Monday, January 31, 2011

Live-in relations(The Hindu Open Page)

Where there is love, do labels matter?
Two friends were walking along the pavement in Lutyens Delhi. Nisreen (NIS) is happily married for over a year now to Jacob, while Soudabi (SOU) is ‘living in' with her boyfriend, Saran. Here is a conversation between them.
NIS: Look dear, you are living in society and not in a cocoon. You need to respect certain practices and rules and marriage is a supremely important institution. Marriages are made in heaven, my girl, and later sanctified on earth.
SOU: You know that I don't believe in such stuff. These statements are purely made to glorify the social institution of marriage. In fact, what is marriage? It is a social ceremony after which the couple settles down and lives according to the diktats of society. Sorry, in our case, we live our lives. It seems the Supreme Court has given the green light to live-in marriages. I am least concerned, but I think it will perhaps protect others belonging to conservative families from harassment.
NIS: Oh! Why do you want to be a reactionary? It seems that you ‘live-in' to prove a point.
SOU: No, that's not true. We are not ‘living in' to project our ideology or political leanings. We just slipped into this relation and we are very comfortable. It suits us perfectly both in economic terms and emotionally. It helps us to manage our hectic schedules, lifestyles and budgets in Delhi. Moreover, I feel there is more of an inbuilt commitment in ‘live-in' relations. You don't take your husband or wife for granted. After marriage, there can be a tendency to neglect your spouse; since whatever you do, he or she is not going away from you.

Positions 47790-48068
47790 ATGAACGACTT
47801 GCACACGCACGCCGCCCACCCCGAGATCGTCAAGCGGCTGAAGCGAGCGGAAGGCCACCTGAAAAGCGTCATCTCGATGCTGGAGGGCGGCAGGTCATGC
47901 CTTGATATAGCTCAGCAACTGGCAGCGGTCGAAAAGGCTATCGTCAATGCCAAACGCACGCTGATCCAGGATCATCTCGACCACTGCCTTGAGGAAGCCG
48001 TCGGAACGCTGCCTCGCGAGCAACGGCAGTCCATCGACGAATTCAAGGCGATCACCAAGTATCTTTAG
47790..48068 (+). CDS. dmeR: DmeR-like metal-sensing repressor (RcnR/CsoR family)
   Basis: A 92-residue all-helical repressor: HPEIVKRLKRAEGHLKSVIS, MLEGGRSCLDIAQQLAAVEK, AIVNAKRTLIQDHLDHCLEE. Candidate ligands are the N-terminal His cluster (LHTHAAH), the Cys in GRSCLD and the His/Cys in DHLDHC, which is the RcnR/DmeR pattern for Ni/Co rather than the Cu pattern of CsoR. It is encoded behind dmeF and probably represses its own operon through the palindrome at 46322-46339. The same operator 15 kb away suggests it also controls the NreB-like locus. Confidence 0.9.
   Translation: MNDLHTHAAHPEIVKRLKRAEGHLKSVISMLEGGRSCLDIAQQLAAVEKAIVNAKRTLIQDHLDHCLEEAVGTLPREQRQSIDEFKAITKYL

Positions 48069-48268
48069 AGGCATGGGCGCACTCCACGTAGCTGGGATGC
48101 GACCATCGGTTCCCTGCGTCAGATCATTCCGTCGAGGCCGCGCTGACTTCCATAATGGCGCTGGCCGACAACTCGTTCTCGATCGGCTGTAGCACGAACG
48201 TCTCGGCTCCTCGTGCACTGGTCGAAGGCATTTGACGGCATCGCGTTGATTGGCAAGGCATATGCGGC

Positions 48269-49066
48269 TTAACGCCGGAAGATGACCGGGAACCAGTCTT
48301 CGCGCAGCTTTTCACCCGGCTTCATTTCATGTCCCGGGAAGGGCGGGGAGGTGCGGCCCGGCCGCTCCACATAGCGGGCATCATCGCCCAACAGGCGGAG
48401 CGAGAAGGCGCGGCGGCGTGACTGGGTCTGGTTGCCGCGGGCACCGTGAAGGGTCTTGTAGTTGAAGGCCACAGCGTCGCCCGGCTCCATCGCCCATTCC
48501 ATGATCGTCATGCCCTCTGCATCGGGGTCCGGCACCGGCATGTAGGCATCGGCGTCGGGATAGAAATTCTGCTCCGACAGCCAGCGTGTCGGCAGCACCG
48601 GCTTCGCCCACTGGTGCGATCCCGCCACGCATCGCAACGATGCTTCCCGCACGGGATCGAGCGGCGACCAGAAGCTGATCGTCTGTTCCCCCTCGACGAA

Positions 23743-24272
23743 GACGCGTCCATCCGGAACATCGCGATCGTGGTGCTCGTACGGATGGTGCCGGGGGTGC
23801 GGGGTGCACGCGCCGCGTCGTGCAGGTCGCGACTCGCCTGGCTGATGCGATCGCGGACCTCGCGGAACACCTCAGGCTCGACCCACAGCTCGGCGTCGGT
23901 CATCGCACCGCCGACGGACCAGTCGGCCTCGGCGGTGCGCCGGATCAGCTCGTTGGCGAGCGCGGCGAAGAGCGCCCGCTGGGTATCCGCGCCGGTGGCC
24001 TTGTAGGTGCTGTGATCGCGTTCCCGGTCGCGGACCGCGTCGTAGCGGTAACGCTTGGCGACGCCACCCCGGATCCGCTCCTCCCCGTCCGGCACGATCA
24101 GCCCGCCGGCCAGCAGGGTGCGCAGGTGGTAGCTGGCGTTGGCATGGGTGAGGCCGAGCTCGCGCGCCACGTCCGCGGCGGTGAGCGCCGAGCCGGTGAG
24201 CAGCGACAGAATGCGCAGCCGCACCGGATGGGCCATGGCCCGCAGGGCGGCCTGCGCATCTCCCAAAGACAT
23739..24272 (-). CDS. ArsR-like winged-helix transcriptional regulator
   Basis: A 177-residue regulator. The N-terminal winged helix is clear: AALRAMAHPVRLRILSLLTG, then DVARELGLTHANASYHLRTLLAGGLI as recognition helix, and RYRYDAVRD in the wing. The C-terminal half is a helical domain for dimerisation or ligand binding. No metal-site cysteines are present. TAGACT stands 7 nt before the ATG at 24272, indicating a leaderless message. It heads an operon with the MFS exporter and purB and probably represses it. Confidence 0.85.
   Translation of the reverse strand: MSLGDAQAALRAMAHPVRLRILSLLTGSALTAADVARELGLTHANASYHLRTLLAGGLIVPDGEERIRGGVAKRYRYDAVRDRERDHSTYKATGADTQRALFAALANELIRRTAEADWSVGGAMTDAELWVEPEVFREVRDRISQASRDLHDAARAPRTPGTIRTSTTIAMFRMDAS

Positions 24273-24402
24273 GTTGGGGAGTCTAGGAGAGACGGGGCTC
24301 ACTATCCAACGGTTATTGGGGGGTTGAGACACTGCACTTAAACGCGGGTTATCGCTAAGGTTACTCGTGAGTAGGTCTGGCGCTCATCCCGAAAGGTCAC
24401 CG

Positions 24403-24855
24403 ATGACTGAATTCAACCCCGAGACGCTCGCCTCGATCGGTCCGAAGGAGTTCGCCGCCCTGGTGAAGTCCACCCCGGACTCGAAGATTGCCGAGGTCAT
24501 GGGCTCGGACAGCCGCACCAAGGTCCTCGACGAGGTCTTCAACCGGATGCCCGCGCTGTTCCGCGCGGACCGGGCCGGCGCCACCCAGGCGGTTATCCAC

NIS: Sou, you are just rationalising. There is no commitment in ‘live-in' relations. People ‘live-in' because there are afraid of making commitments. This commitment is divine. The entire West looks up to our ethos and values which structure the family in India. These ‘live-in' relations are ephemeral and in many cases the girl gets estranged and deserted. Hey, I am not talking about you, dear.
SOU: That's wrong; ‘live-in' actually liberates the woman. Do you know that 45 per cent of married woman in India are subjected to domestic violence? Divorce is difficult and a taboo in India and women eventually suffer. They are enslaved within the walls of the patriarchal family.
NIS: Look, I told you that you are being political. Remember, ideology is just partial truth. It blinds you of the practicalities of life, dear. How do you propose to have a child?
SOU: Nis, we didn't deliberately decide to ‘live-in' and continue it forever. We just slipped into it and when we want to step out, we will marry, perhaps. I know the practical difficulties of bringing up a child without getting married.
NIS: But don't end up just as couples like the hippies. I strongly believe that when you ‘live-in' you forget to live your lives.
SOU: Hey, do you think that I am not enjoying my life? Nisreen, this whole concept of ‘marriage' and ‘live-in' are just labels. Beneath the labels, there are relationships. It is the strength of these relations that matter than the labels.
NIS: Yes, maybe that's true. I just want you to be happy, dear, and never regret later.
SOU: I promise you that. Now, give me a hug, dear.